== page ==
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Judicial review of the Care Quality Commission decisions

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Posted by Ana Lelliott on 24 April 2018

Ana Lelliott Solicitor

Can I judicially review a decision of the Care Quality Commission (‘CQC’)?

The CQC is a public body and is therefore subject to judicial review if;

  • The decision or act is public in nature;
  • You have a ‘sufficient interest’ in the decision, act or omission;
  • You can satisfy one of the grounds for challenging the decision, act or omission;
  • You have exhausted internal procedures and/or alternative remedies; and
  • You are within the applicable time limits

Do I have a ‘sufficient interest’ to bring a claim?

In order to bring a claim for judicial review you need to show that you have a ‘sufficient interest’ in the subject matter of the decision you are seeking to challenge. As a service provider and proprietor of a Care Home which is the subject of a decision made by the CQC, such as a rating following an inspection, you would have sufficient interest to bring a claim.

What are the grounds for judicial review?

The grounds for reviewing a decision or act of a public body are:

  • Illegality – the CQC has acted outside the law governing the action in question
  • Procedural unfairness – the CQC has not followed the proper procedures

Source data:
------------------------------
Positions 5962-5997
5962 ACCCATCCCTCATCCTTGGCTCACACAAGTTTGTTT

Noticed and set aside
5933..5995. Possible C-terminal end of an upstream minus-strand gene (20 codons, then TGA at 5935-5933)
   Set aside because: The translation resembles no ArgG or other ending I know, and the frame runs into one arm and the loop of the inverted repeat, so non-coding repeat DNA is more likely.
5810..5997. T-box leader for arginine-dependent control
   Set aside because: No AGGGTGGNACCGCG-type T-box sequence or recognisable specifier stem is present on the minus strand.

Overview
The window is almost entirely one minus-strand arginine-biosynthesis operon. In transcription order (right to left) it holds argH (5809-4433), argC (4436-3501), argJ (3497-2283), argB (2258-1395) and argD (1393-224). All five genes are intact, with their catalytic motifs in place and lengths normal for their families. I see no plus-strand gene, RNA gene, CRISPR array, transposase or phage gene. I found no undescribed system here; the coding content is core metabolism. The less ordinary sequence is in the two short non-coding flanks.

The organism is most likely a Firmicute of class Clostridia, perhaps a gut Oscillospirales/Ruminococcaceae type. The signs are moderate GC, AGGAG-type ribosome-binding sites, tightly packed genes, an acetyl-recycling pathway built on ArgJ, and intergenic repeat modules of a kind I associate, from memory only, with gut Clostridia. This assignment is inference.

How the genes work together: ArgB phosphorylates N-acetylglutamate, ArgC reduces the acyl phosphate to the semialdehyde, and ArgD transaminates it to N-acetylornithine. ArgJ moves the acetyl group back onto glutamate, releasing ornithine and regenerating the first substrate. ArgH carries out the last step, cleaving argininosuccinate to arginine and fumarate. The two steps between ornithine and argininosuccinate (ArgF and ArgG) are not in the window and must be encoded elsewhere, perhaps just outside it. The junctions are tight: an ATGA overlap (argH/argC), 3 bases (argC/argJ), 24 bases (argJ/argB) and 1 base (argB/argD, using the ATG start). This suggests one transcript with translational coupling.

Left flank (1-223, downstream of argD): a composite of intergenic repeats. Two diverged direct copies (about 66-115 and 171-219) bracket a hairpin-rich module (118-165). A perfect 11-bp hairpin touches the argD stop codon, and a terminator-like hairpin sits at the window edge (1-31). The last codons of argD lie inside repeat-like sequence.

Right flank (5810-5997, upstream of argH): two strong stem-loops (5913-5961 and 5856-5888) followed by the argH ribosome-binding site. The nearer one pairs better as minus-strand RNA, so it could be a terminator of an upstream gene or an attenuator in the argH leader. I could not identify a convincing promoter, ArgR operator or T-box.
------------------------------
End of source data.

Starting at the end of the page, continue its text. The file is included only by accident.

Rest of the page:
• Irrationality – the decision was unreasonable (so unreasonable that no reasonable person could have reached it)
  • Material considerations – the CQC did not take into account relevant information or took into account irrelevant information when making its decision
  • Legitimate expectations – the CQC has departed from previous assurances it has given that it would act in a certain way
  • Mistake of fact – a CQC inspector may have incorrectly recorded facts during an inspection
  • Proportionality – in claims involving human rights or European Law it may be necessary to decide whether an act or decision was proportionate to a legitimate aim.
  • Reasons - there is no general obligation on a public body to give reasons for a decision, however, in certain cases an obligation to give reasons may be imposed by legislation, governmental guidance, or common law.

The court will not interfere with the act or decision of a public body merely because it disagrees with or has doubts about the quality or merits of a particular decision.  It is necessary for a claimant to demonstrate a legal flaw.

Am I within time?

There are strict time limits which apply to judicial review:

  • A claim for judicial review should be filed promptly and in any event within 3 months from the date the grounds to make a claim first arose. This is usually the date of the decision you wish to challenge.
  • A claim for certain procurement judicial review must be filed within 30 days.

About the author

Ana Lelliott


Ana is a commercial litigation solicitor: she advises companies, individuals and partnerships about all manner of disputes.

Ana Lelliott

Ana is a commercial litigation solicitor: she advises companies, individuals and partnerships about all manner of disputes.

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